Minnesota Prairie Roots

Writing and photography by Audrey Kletscher Helbling

A historic bank and White Buffalo Calf Woman June 23, 2011

SET ME IN FRONT of an architecturally-stunning historic building and I’m in history heaven.

Just look at the lines, the colors, the window leading, the carvings…of the Old First National Bank of Mankato building, now a Verizon Wireless Center reception hall.

I didn’t step inside the former bank, didn’t even try a door. I was content last Saturday afternoon to view the exterior with its Prairie School style architecture.

“It’s like that bank in Owatonna,” my husband said as we gawked at the building built of brick, Mankato limestone and terra cotta along Civic Center Plaza in downtown Mankato.

He was, of course, referring to Chicago architect Louis Sullivan’s “jewel box,” National Farmer’s Bank in Owatonna, a brick building with terra cotta accents, splendid for its stained glass windows, arches and other architectural details.

The Mankato building features Frank Lloyd Wright-inspired stained glass and detailed ornamentation along the roof line.

And now it also showcases a bronze sculpture of White Buffalo Calf Woman by South Dakota artists Lee Leuning and Sherri Treeby as part of Mankato’s City Art Walking Sculpture Tour.

 

If you peer at the woman’s face, examine her beaded moccasins and the trim on her buckskin dress and pouch, you’ll notice how the colors mimic those of the historic bank building. Whether this Native American sculpture’s placement was planned or accidental, I don’t know, but it fits seamlessly with the historical vibe of the locale, enhancing the whole art viewing experience.

The city of Mankato, apparently named after a varied translation of the Dakota word Mahkato, meaning “blue earth,” owns a place in Minnesota and national history for the mass hanging of 38 Dakota here on December 26, 1862. Three hundred warriors were accused of killing civilians and soldiers and of other crimes during the U.S.-Dakota Conflict. After a public outcry, President Abraham Lincoln commuted the sentences of all but 38. Certainly, Mankato is not proud of this moment in history. But efforts have been made to honor the Dakota at monuments in the city.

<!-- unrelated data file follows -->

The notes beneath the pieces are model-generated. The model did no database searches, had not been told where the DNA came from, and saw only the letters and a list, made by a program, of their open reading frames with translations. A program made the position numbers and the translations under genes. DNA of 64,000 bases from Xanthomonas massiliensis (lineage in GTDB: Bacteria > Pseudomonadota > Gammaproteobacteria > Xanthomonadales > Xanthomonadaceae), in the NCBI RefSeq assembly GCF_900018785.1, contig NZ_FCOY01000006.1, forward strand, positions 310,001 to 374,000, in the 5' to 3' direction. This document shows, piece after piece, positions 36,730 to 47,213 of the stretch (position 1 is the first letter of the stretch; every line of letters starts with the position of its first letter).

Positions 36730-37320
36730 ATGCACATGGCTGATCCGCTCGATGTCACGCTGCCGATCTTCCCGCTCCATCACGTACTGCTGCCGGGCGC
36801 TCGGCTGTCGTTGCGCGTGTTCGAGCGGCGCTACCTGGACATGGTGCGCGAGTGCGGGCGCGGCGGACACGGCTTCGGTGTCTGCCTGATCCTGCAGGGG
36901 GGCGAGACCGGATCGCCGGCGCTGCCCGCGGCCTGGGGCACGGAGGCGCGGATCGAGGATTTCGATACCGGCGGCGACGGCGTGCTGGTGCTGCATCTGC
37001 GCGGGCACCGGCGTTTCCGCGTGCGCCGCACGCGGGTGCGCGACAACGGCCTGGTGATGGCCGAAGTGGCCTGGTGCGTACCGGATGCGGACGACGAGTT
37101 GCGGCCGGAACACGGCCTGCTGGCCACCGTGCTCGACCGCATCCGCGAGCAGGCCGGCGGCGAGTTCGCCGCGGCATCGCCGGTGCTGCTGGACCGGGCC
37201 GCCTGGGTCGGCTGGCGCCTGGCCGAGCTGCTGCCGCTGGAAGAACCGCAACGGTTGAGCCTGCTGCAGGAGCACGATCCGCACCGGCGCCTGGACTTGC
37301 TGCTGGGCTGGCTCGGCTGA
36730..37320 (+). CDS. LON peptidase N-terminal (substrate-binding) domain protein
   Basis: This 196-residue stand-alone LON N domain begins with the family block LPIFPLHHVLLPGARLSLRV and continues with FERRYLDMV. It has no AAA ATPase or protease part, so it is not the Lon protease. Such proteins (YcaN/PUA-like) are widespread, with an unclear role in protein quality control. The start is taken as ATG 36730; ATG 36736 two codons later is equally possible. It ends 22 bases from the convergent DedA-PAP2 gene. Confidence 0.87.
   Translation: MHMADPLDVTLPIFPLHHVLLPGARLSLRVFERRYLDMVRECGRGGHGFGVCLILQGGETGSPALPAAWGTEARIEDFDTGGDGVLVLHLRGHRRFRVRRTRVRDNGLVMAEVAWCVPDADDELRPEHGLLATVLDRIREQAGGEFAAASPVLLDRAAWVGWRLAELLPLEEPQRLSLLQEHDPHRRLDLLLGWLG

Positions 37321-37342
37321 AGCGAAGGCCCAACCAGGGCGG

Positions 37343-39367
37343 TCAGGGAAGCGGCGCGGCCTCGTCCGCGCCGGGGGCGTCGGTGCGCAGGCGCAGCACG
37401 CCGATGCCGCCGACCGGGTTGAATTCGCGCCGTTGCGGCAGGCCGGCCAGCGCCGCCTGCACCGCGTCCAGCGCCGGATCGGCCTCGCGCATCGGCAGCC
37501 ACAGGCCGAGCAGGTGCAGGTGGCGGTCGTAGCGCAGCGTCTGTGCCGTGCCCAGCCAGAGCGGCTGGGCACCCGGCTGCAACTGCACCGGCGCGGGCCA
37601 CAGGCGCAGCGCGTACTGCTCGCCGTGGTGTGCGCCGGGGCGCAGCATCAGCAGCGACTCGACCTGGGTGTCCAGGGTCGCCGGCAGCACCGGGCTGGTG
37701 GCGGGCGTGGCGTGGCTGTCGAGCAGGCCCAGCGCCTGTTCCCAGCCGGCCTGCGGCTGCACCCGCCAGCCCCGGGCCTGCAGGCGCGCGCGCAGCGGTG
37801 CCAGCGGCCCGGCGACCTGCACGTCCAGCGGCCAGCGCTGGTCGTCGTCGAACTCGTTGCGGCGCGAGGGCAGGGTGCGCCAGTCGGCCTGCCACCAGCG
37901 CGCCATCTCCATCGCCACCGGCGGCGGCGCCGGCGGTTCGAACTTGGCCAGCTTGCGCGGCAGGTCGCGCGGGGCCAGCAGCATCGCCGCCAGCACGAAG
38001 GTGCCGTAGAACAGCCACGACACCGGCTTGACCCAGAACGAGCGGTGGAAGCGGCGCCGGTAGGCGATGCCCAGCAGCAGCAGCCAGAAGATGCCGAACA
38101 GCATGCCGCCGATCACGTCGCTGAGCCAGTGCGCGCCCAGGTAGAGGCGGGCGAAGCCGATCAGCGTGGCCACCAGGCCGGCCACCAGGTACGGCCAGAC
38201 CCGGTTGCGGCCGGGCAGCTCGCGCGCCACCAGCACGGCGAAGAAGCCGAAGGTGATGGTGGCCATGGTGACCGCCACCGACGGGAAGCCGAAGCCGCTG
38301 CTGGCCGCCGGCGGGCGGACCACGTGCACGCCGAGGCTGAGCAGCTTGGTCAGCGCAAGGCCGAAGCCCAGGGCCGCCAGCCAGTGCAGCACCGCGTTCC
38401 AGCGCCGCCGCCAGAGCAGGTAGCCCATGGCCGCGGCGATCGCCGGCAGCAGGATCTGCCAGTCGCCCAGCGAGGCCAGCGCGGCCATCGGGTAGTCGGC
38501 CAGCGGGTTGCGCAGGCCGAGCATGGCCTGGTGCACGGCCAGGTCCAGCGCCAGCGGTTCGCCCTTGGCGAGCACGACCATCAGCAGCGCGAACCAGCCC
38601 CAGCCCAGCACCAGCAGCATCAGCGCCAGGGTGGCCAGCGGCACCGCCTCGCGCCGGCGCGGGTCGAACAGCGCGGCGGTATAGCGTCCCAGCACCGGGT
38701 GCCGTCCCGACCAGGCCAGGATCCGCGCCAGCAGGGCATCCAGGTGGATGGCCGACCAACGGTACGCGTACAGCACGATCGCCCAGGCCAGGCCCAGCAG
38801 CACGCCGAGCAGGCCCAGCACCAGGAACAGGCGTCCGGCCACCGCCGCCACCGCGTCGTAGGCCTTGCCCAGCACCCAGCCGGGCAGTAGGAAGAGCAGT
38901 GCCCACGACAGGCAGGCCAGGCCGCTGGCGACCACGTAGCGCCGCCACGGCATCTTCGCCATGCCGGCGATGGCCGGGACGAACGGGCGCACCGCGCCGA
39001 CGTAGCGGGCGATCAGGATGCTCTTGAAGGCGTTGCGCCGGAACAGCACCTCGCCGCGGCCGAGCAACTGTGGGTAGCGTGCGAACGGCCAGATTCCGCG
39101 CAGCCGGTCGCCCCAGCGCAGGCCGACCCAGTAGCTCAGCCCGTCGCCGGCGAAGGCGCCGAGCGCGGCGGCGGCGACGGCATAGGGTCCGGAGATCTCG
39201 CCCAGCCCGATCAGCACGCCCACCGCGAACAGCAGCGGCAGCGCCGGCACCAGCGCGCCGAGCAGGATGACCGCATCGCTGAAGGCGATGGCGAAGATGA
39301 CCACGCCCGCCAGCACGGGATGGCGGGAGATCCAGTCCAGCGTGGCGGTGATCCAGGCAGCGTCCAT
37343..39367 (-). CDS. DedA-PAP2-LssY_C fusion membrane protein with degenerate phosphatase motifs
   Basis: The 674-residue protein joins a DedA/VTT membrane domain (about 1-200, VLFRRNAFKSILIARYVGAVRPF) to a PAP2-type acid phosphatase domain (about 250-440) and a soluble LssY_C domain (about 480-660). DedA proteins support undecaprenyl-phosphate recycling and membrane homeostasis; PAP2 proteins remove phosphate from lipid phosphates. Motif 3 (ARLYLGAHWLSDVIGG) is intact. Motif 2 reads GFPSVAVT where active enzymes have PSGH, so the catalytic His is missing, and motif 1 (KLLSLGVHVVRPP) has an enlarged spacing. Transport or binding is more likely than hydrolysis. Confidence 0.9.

And now sculptures like White Buffalo Calf Woman also help heal and educate the public about the Native American culture. According to information on the sculpture placard, this prophetess is the only religious icon accepted by all Native American tribes. She “brings a message of healing, hope and peace among the races to all the people.”

More than just art, I also got a history lesson along a Mankato city street on a Saturday afternoon in June.

PLEASE VIEW MY JUNE 20 post for more photos and information about the Walking Sculpture Tour. Additional images will be forthcoming.

© Copyright 2011 Audrey Kletscher Helbling

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6 Responses to “A historic bank and White Buffalo Calf Woman”

  1. Bernie Says:

    I love how you notice things I never would. The fact her beading and the building match. You have an amazing eye for details. That building is beautiful. They sure don’t make them like that any more.

    • Audrey Kletscher Helbling Says:

      I do tend to notice detail, which is an important quality in a writer. And I agree, “They sure don’t make them (buildings) like that any more.”

  2. Ethan Marten Says:

    Thank you for sharing, Audrey.

    Mitakuye Oyas’in
    Ethan Marten
    Producer\Director
    White Buffalo: An American Prophecy

    • Audrey Kletscher Helbling Says:

      You’re welcome, Ethan. The sculpture of White Buffalo Calf Woman so impressed me.

      Mankato is also home to two memorials honoring the Dakota, “Winter Warrior” and Reconciliation Park. Thirty-eight Dakota were hung on December 26, 1862, in Mankato in the largest mass execution in U.S. history. This August marks the 150th anniversary of the U.S. – Dakota War of 1862 in Minnesota. Healing continues even 150 years later.

      • Ethan Marten Says:

        In making the movie, Audrey, my brothers and I have travelled to and spoken with many First Nations’ Elders. We have learned much, and pray for the healing to continue.

      • Audrey Kletscher Helbling Says:

        I expect such conversations would be incredibly enlightening. Healing sometimes seems to be a long and difficult process.


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